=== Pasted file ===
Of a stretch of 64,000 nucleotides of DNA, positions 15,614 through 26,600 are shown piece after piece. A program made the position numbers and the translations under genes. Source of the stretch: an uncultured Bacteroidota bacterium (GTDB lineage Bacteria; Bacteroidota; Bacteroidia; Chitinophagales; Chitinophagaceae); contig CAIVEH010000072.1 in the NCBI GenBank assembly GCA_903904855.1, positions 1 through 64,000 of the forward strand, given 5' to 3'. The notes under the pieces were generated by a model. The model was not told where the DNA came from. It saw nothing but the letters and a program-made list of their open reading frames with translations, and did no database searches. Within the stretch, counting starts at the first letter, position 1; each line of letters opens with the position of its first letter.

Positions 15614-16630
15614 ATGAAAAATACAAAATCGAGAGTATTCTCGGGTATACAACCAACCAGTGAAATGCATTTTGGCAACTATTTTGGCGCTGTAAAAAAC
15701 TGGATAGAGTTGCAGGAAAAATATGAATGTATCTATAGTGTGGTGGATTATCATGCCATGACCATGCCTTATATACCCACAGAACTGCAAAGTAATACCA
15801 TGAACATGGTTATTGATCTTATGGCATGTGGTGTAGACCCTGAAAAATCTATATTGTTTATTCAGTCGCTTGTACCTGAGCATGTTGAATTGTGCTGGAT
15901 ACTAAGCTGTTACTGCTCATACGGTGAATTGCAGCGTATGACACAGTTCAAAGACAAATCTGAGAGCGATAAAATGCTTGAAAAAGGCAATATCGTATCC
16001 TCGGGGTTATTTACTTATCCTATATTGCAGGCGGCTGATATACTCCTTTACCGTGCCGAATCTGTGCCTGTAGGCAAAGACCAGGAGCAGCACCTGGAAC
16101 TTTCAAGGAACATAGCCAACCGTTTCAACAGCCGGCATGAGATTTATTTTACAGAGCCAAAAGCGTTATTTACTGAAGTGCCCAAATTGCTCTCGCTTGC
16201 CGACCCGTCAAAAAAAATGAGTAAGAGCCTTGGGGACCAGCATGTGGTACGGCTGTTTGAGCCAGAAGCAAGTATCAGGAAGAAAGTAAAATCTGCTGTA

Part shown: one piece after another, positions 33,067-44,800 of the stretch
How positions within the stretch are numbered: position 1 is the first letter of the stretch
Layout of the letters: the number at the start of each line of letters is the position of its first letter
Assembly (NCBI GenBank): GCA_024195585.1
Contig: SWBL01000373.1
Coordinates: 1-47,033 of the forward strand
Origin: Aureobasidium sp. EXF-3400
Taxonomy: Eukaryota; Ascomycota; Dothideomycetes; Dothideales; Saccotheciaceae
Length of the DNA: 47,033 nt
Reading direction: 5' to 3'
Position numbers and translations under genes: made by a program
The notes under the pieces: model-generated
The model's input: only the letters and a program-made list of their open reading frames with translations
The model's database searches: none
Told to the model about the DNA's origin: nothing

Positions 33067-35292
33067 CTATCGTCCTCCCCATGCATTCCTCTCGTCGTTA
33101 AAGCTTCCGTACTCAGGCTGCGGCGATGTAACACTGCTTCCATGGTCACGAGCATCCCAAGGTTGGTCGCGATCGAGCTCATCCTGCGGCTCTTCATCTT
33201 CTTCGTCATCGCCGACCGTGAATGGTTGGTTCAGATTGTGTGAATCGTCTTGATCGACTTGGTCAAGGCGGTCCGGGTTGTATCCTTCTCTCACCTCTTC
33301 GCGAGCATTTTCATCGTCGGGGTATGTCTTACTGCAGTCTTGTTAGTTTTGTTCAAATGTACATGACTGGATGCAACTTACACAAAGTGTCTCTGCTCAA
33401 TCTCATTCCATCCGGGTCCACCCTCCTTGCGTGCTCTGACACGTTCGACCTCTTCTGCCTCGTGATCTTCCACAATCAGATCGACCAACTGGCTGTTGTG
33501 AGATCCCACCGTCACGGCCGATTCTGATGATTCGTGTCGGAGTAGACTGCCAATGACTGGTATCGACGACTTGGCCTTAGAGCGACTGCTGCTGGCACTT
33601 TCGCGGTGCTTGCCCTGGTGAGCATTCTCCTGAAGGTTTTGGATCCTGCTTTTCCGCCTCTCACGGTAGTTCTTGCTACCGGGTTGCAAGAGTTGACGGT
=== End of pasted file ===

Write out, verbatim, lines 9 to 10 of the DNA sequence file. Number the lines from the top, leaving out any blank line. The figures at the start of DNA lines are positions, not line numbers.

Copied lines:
16201 CGACCCGTCAAAAAAAATGAGTAAGAGCCTTGGGGACCAGCATGTGGTACGGCTGTTTGAGCCAGAAGCAAGTATCAGGAAGAAAGTAAAATCTGCTGTA

Part shown: one piece after another, positions 33,067-44,800 of the stretch